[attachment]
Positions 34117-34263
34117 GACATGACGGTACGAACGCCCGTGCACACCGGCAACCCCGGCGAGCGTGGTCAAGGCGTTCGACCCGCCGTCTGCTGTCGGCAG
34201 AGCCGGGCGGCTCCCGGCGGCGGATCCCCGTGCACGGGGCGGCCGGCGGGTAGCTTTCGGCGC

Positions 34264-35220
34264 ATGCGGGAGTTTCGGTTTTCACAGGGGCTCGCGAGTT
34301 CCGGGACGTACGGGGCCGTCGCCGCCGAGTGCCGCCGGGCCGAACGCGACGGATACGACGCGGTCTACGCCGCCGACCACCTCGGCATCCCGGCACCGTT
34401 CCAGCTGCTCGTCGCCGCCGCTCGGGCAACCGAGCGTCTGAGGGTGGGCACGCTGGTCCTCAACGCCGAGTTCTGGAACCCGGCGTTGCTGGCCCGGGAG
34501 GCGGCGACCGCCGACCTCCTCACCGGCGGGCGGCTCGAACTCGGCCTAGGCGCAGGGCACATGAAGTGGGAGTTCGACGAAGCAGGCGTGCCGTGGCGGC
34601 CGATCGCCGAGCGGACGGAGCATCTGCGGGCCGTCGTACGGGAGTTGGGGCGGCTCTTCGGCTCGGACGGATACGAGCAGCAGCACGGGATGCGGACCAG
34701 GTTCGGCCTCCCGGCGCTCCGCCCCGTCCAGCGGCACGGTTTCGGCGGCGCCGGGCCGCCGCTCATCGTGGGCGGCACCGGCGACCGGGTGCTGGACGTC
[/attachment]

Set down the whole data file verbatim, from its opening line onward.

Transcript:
Positions 34117-34263
34117 GACATGACGGTACGAACGCCCGTGCACACCGGCAACCCCGGCGAGCGTGGTCAAGGCGTTCGACCCGCCGTCTGCTGTCGGCAG
34201 AGCCGGGCGGCTCCCGGCGGCGGATCCCCGTGCACGGGGCGGCCGGCGGGTAGCTTTCGGCGC

Positions 34264-35220
34264 ATGCGGGAGTTTCGGTTTTCACAGGGGCTCGCGAGTT
34301 CCGGGACGTACGGGGCCGTCGCCGCCGAGTGCCGCCGGGCCGAACGCGACGGATACGACGCGGTCTACGCCGCCGACCACCTCGGCATCCCGGCACCGTT
34401 CCAGCTGCTCGTCGCCGCCGCTCGGGCAACCGAGCGTCTGAGGGTGGGCACGCTGGTCCTCAACGCCGAGTTCTGGAACCCGGCGTTGCTGGCCCGGGAG
34501 GCGGCGACCGCCGACCTCCTCACCGGCGGGCGGCTCGAACTCGGCCTAGGCGCAGGGCACATGAAGTGGGAGTTCGACGAAGCAGGCGTGCCGTGGCGGC
34601 CGATCGCCGAGCGGACGGAGCATCTGCGGGCCGTCGTACGGGAGTTGGGGCGGCTCTTCGGCTCGGACGGATACGAGCAGCAGCACGGGATGCGGACCAG
34701 GTTCGGCCTCCCGGCGCTCCGCCCCGTCCAGCGGCACGGTTTCGGCGGCGCCGGGCCGCCGCTCATCGTGGGCGGCACCGGCGACCGGGTGCTGGACGTC